Leonard Auction charges a higher buyer’s premium at 20% with a cash discount; however, John Leonard’s numismatic knowledge and terrific consignments almost always assure bidders that they will not be disappointed in their winnings. The trick here is to take the buyer’s premium into account but bid high if you really want a lot because you’ll often win it for less than your maximum.

Matthew Bullock Auctioneers continues to offer some of the best estate auction coins on the portal. SilverTowne offers regular coin auctions, both live and timed; and we bid on choice lots when we desire them, such as California Fractional Gold or holdered and raw coins. Because of the online and onsite audience, it is difficult to get steals on this site; but you will get authentic and often accurately graded coins. (Personal note: Our friend and professional numismatist, Larry Fuller, has been out of the pocket for awhile and we send him our very best wishes.)

We get to know auctioneers as friends and business clients. We know they are trying their best to keep standards high and have witnessed improvements across the portal. Sometimes, however, bidders forget that auctioneers do not make killings when they showcase coins on Proxibid. In addition to fees, consignment costs, shipping and more, even the best and most advertised sessions typically only bring $1500-$3000 or less to the auction company in profits. Hosting coin auctions is time-intensive, requires numismatic knowledge and photography skills unlike that of other collectibles auctions.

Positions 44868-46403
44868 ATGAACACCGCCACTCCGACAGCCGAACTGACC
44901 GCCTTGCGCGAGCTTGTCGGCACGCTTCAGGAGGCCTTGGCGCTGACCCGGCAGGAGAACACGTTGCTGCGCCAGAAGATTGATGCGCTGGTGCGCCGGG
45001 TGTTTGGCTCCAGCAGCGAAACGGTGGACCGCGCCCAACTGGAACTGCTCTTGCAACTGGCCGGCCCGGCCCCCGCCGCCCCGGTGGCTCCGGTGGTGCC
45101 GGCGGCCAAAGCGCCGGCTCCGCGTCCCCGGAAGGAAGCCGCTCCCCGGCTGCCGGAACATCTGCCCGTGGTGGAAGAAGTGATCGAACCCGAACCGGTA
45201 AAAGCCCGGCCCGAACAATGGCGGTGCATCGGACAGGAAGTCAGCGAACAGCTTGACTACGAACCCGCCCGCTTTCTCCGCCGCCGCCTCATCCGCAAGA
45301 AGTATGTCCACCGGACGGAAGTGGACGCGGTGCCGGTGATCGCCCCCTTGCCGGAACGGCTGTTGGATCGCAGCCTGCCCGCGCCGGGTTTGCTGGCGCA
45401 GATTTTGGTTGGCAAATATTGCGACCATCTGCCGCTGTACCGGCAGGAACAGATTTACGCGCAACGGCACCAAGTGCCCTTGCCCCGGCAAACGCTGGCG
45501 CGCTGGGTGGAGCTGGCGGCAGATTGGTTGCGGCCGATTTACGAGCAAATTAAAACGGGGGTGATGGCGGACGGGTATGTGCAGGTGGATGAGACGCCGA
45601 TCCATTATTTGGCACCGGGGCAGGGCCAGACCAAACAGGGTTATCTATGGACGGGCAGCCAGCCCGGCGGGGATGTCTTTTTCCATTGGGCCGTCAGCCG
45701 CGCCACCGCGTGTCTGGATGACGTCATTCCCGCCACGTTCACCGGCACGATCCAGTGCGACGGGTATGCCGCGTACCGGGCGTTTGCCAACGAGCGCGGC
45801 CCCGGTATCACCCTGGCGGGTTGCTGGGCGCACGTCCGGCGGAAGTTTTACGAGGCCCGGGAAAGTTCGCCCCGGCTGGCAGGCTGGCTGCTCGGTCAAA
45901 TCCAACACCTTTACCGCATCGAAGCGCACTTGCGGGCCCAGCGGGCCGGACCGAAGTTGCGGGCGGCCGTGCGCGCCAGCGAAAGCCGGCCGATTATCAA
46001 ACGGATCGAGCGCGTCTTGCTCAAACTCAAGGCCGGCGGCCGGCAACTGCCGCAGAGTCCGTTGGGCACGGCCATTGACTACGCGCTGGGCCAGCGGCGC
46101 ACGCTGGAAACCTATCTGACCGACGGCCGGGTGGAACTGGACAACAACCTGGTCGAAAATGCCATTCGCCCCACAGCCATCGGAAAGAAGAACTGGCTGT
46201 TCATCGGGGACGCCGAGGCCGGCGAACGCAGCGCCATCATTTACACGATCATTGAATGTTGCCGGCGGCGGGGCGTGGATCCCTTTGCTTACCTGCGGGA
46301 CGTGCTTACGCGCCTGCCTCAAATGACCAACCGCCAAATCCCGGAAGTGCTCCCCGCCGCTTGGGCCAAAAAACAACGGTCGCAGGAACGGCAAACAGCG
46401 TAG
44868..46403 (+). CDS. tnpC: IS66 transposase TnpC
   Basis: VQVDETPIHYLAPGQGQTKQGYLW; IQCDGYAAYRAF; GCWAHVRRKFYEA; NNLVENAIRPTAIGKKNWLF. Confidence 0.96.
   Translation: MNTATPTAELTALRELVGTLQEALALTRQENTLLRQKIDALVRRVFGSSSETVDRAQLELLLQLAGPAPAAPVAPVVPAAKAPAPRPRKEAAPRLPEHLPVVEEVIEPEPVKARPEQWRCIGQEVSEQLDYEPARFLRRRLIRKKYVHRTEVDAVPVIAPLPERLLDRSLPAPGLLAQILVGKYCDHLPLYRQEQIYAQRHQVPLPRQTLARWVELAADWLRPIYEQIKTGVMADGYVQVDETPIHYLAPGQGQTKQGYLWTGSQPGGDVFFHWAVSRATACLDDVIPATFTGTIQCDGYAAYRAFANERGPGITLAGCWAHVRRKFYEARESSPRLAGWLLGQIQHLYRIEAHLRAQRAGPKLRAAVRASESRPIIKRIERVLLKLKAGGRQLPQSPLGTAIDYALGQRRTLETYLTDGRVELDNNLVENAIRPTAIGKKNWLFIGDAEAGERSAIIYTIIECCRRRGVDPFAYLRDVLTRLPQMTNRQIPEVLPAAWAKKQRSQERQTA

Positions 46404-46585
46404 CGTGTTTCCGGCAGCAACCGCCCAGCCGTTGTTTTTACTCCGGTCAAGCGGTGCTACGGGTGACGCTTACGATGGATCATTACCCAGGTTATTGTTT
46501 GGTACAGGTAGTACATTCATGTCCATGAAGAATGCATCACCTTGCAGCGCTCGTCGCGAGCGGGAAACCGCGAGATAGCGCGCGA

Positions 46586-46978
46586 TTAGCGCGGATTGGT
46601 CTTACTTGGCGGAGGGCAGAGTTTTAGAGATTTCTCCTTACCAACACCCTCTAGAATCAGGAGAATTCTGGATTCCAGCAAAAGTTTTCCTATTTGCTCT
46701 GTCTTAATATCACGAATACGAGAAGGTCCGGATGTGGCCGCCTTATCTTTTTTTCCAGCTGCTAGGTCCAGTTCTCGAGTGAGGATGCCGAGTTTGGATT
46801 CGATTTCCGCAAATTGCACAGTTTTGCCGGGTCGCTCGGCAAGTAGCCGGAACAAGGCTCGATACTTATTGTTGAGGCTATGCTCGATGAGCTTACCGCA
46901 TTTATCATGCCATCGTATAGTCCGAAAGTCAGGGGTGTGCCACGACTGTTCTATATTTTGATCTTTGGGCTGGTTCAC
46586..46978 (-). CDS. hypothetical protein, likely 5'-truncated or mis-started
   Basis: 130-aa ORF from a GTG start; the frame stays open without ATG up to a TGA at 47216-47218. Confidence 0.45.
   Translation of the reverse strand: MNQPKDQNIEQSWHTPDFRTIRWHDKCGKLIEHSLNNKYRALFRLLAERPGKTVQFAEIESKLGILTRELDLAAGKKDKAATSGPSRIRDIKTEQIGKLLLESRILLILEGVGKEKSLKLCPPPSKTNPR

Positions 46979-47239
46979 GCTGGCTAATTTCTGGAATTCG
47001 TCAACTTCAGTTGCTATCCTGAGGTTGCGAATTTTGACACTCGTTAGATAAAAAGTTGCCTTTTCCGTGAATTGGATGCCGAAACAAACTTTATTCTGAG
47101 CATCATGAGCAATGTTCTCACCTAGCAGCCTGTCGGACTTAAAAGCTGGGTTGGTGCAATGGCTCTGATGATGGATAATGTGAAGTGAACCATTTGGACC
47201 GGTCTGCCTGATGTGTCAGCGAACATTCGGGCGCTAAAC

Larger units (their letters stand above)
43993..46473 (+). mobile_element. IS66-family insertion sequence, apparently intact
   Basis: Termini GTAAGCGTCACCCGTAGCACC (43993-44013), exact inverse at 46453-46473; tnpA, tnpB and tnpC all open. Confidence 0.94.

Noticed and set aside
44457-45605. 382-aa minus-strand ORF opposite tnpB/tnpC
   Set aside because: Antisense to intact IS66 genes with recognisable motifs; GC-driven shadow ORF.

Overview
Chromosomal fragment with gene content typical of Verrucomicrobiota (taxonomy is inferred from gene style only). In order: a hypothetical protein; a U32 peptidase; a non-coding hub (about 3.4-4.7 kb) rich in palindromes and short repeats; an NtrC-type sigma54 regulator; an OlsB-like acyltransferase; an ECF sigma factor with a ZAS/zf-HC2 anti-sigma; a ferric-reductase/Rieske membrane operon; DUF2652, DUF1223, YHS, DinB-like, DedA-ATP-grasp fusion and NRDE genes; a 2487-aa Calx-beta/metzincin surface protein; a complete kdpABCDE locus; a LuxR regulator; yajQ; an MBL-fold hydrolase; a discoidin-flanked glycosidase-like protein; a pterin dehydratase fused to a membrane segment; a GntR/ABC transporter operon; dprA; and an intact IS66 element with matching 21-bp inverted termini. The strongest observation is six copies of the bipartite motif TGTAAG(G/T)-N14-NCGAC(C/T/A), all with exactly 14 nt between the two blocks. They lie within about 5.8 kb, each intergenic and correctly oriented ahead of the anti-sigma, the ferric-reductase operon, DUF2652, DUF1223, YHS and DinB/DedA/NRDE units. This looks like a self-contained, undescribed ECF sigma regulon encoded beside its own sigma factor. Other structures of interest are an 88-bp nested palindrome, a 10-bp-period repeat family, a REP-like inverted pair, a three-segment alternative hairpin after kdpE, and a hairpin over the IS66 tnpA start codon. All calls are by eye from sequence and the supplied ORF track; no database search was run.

But buying coins as a hobby or investment calls for ever higher standards, and we will do our part to educate both auctioneer and bidder on the finer points.

One new feature planned this week is “Find the Flaw,” when we will depict a coin offered on Proxibid that has a flaw so subtle as to be missed. We will let you view the coin on one day and then reveal the flaw on the following day. We also will be spot-checking auctions for how they grade in their lot descriptions. We will post our first spot-check review this week on Southwest Bullion. We also will continue to do feature posts on standards and disseminate news and articles to help both bidder and auctioneer succeed in this very engaging but challenging field.